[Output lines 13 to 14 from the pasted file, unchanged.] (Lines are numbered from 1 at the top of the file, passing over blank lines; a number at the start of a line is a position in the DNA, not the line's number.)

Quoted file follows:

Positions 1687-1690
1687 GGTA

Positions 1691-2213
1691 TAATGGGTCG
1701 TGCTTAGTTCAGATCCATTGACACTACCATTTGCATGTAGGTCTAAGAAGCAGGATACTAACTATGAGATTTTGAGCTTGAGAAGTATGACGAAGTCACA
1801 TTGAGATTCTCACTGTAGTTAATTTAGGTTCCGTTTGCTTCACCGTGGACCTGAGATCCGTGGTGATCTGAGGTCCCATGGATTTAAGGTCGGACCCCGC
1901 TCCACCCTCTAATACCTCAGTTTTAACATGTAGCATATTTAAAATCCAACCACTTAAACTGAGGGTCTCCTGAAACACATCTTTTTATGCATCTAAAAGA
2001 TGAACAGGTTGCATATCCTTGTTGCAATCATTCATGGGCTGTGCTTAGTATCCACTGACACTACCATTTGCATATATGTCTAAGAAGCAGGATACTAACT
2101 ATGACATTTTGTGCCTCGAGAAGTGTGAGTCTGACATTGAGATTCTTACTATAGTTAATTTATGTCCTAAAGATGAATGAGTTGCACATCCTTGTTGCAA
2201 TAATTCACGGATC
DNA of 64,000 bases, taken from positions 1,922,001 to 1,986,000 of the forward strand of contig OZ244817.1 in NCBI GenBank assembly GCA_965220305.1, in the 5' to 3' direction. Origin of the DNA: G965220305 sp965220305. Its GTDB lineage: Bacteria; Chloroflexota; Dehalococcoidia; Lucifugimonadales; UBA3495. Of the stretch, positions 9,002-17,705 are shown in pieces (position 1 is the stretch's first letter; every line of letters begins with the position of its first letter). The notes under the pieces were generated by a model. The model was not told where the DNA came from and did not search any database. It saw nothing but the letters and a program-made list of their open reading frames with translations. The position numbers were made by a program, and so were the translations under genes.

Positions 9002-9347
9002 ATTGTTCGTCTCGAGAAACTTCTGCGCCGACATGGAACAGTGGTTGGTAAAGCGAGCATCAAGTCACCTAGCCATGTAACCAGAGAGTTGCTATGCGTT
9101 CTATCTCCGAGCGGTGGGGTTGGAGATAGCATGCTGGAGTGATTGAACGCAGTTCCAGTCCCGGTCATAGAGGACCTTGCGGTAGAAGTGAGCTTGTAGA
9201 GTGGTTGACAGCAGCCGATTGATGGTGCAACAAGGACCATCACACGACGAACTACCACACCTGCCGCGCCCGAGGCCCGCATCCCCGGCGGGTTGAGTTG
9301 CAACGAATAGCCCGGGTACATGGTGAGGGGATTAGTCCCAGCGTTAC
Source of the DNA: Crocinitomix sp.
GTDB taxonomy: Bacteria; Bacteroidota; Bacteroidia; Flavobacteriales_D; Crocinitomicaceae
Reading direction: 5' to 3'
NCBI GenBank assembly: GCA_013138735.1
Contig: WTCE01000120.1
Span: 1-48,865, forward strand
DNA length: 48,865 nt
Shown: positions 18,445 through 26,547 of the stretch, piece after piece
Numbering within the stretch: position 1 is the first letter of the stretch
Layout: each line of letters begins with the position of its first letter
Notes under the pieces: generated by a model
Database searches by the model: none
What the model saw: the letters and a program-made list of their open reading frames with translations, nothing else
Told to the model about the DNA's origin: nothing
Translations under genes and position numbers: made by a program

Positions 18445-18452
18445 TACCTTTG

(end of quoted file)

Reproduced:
9002 ATTGTTCGTCTCGAGAAACTTCTGCGCCGACATGGAACAGTGGTTGGTAAAGCGAGCATCAAGTCACCTAGCCATGTAACCAGAGAGTTGCTATGCGTT
9101 CTATCTCCGAGCGGTGGGGTTGGAGATAGCATGCTGGAGTGATTGAACGCAGTTCCAGTCCCGGTCATAGAGGACCTTGCGGTAGAAGTGAGCTTGTAGA